Tuesday July 1 2014

One-stop-centre malls help curb city congestion

By Simon J. Mone

In a society where families prefer to do shopping from supermarkets and malls, customers expect to find all goods and services within one place. Driving from one supermarket to another has always been a hassle. It is thus important to encourage the development of one-stop-centre malls.
Doing this ensures that customers buy every item from the same premises. At present, when one enters the city with the aim of buying items, they have to wander from shop to shop.
The current practice where all kinds of traffic intermingle on the same carriageway does not allow easy movement while shopping. Given that many shopping centres do not have ample parking space, motorists are forced to park along main road sections. This hinders effective road usage and causes congestion.
It also contributes to rendering sections of road lanes unusable because vehicles queue up the entire lane.
Developments of malls will ensure that customers get all goods and services in one place in the city and would lessen the bustle on city streets. Customers would not spend long shopping. They would be able to access the bank, forex bureau, leisure and entertainment all under one roof.
Shopping malls, because of having ample parking lots, would keep a significant proportion of motorists off the streets, which rids the city of the problem of traffic congestion. Buyers would not have to wander from one shopping centre to another. They would keep off the roads, hence keeping city streets clear. Modern shopping malls give the city magnificent scenery with state-of-the art architecture. They add to the modernisation of retailing where a large number of retailers aggregate in one area. Many young people will also find employment as a result of malls development. Malls are designed according to recognised best urban design practices to ensure good quality living environments.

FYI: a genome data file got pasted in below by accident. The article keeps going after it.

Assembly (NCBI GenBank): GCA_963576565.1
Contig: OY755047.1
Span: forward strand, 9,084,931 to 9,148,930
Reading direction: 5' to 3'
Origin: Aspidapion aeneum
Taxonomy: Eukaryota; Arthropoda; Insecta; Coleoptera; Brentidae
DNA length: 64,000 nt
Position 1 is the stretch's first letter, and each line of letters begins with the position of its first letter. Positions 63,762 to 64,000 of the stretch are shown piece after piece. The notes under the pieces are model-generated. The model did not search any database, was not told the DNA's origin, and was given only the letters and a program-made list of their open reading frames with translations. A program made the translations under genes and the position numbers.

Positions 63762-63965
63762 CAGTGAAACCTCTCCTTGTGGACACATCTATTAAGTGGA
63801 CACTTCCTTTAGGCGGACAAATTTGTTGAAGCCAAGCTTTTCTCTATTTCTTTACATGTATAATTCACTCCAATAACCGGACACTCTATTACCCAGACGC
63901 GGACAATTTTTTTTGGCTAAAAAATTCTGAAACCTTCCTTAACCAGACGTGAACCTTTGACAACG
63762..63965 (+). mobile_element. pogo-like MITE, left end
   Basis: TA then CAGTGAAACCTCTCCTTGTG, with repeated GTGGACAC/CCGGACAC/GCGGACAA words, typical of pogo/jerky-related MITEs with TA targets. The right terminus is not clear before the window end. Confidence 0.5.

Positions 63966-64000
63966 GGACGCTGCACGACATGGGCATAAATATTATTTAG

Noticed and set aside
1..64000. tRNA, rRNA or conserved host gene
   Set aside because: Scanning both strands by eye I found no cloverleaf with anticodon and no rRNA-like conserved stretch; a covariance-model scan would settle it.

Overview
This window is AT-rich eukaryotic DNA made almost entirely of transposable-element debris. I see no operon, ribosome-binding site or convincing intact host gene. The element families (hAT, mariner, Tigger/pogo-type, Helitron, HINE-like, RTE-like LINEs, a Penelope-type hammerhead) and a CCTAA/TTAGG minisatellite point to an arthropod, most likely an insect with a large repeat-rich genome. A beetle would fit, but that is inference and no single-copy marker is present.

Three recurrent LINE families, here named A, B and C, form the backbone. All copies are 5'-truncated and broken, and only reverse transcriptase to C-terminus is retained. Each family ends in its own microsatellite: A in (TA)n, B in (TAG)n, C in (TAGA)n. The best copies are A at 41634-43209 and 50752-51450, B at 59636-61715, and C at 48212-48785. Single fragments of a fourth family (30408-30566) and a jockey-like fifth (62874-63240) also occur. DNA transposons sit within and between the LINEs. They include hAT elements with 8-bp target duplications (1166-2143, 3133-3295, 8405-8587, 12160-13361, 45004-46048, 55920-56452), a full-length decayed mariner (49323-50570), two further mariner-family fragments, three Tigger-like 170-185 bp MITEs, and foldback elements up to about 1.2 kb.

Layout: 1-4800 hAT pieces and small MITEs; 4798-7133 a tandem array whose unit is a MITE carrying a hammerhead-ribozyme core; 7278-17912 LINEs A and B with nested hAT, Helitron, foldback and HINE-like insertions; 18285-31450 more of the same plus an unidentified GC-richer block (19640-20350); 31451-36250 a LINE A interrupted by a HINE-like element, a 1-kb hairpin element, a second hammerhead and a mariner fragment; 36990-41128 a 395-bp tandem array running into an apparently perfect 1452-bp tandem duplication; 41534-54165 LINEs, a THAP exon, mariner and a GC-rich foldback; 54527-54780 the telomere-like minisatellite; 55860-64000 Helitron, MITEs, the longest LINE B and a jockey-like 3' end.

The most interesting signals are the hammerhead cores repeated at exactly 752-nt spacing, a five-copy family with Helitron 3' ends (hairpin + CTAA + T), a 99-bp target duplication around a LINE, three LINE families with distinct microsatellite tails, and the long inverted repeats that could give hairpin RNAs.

Environmental improvements will be realised as there will be better waste handling within malls. There will be reduced air emissions from declining traffic due to one-stop shopping.
In the meantime, the absence of one-stop centres, should force us to think about creating public parking lots. If public parking was provided, current traffic volume would be taken care of efficiently.